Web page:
FDA OKs genetic therapy to treat cancer patients Enzyme targets, shrinks tumors

November 14, 1990|By New York Times News Service

After a lengthy review that proved far more rigorous than researchers had expected, the Food and Drug Administration approved a highly experimental treatment for advanced cancer yesterday.

The decision swept away the final obstacle to the radical new therapy, an attempt to treat patients by infusing them with genetically engineered blood cells custom-designed to target and destroy tumors.

The cells will harbor the gene for tumor necrosis factor, a potent enzyme that in animal tests has been shown to dissolve bulging tumors within hours after application.

The National Institutes of Health and its acting director, Dr. William Raub, approved the therapy last summer.

With the last regulatory hurdle cleared, Dr. Steven A. Rosenberg of the National Cancer Institute in Bethesda, the researcher in charge of the project, plans to begin testing the therapy on three cancer patients in four to six weeks. "I'm chomping at the bit to get started on this," he said.

The patients are among 8,000 to 10,000 Americans who suffer from metastatic melanoma, a deadly skin malignancy that has spread throughout their bodies. They are not expected to live beyond two or three months.

One reason metastatic melanoma has been chosen as the candidate tumor for the experimental approach is that it resists virtually all conventional forms of cancer treatment, such as chemotherapy or radiation.

And with rates of melanoma rising by 4 percent to 5 percent a year in the United States, cancer specialists say they are desperate for creative battle plans such as the gene therapy method.

"This is an exciting approach that is totally different than any used before," said Dr. Darrell S. Rigel, a dermatologist and melanoma specialist at New York University Medical Center in Manhattan.

"As a practicing physician who deals with advanced melanoma, it's been so frustrating to us that there is no effective treatment for it. This one has a chance of working."

Dr. Rosenberg and other researchers say that, in theory, gene therapy could prove effective against many different types of advanced cancer that have spread beyond the reach of a surgeon's blade.

But cancer specialists caution that even if the therapy works -- and that is a big if -- it would take years before the experimental method was commonly available.

"We're already getting 20 or 30 calls a day asking about this work," Dr. Rosenberg said. "But we've only gotten approval to try it on 50 patients, and we can only handle one or two a week."

Scientists have known for several years that tumor necrosis factor, a compound naturally produced by the body to fight bacterial infections and to help modulate the immune system, can also destroy tumors when injected into rodents in high doses.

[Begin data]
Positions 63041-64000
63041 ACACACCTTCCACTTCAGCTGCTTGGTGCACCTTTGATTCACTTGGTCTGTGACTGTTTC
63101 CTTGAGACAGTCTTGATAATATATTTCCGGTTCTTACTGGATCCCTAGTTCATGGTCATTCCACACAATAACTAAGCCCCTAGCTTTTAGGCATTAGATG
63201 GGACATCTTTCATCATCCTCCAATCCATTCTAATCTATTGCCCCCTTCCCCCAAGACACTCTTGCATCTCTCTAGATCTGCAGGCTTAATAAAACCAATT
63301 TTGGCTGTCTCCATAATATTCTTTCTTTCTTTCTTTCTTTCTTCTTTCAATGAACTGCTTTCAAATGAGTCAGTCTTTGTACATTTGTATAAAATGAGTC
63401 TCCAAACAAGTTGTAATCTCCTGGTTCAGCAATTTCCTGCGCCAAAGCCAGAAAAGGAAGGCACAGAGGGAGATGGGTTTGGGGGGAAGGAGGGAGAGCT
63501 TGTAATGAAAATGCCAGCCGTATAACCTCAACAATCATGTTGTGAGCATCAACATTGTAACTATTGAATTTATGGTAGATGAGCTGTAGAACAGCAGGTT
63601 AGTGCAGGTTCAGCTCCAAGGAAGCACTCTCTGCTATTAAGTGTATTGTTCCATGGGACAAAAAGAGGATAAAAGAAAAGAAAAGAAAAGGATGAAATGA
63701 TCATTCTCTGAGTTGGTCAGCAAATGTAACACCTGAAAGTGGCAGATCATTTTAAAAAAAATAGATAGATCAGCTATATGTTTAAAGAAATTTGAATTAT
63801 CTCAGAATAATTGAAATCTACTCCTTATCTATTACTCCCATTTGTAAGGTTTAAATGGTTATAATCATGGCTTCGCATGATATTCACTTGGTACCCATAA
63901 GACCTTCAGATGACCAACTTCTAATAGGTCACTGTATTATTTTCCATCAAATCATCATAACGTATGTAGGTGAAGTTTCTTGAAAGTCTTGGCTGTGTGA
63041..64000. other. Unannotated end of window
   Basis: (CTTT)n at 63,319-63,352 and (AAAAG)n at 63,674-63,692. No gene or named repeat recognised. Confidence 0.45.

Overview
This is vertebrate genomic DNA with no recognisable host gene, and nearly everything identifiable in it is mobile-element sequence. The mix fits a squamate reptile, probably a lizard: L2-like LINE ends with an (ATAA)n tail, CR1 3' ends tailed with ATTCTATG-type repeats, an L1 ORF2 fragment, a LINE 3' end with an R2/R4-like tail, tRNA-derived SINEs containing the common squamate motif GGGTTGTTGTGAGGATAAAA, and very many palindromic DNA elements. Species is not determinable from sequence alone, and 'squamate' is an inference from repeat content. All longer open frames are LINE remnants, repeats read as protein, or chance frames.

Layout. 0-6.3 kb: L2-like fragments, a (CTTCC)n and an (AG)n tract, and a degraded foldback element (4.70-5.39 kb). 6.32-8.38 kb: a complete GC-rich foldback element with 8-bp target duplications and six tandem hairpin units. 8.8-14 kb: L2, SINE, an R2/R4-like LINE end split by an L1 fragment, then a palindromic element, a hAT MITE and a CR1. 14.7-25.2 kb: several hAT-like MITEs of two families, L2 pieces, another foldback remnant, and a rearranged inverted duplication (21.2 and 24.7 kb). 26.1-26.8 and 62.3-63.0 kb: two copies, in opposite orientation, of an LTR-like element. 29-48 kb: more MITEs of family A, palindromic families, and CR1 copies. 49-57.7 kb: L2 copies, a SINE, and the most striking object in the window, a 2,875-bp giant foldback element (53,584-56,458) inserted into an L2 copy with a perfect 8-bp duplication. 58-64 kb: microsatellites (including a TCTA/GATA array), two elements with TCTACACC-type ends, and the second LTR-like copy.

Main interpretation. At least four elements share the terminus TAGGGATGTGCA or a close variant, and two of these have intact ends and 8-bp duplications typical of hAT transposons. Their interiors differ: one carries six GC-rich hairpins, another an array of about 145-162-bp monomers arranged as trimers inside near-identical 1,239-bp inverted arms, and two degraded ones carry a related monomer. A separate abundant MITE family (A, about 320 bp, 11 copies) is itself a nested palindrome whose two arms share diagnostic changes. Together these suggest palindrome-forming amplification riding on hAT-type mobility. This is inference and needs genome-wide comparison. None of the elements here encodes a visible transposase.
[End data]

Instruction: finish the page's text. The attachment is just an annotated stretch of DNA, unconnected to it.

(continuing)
But initial attempts to treat cancer patients with simple injections of the purified factor failed. Researchers found that inoculations of the compound strong enough to dissolve the cancer dangerously lowered blood pressure and came close to killing the patients.

Dr. Rosenberg reasoned that if extremely high doses of tumor necrosis factor could be delivered to the tumor sites, but to nowhere else in the body, the treatment might be both safe and effective.

To ferry the compound to the cancer cells alone, he and his colleagues will package the gene for tumor necrosis factor in tumor-infiltrating lymphocytes, white blood cells that have been shown to home in on tumors. Those blood cells will be isolated from cancer patients and grown in large quantities in the laboratory, a procedure that takes about four weeks. Using a genetically engineered virus, the Rosenberg team will insert the necrosis factor gene into the lymphocytes and then re-infuse the manipulated cells into the patients.

If the experiment works as conceived, the lymphocytes will ferret out even tiny pockets of malignant cells in the body, latch onto their surfaces and douse them with the powerful anti-tumor compound produced by the gene, while sparing the rest of the body from any biochemical onslaught.

Dr. Rosenberg predicts that if the procedure succeeds, the malignancies should begin to shrink within weeks of the first cell infusion.

Lymphocytes not able to home in on tumors are rapidly flushed from the body, he says, suggesting that the potential harm from circulating tumor necrosis factor is slight.

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